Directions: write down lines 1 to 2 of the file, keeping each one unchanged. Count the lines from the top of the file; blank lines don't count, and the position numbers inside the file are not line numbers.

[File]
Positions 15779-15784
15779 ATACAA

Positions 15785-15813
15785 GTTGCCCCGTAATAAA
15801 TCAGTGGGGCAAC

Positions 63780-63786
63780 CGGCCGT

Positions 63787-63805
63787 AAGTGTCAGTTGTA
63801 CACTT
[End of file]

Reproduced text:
Positions 15779-15784
15779 ATACAA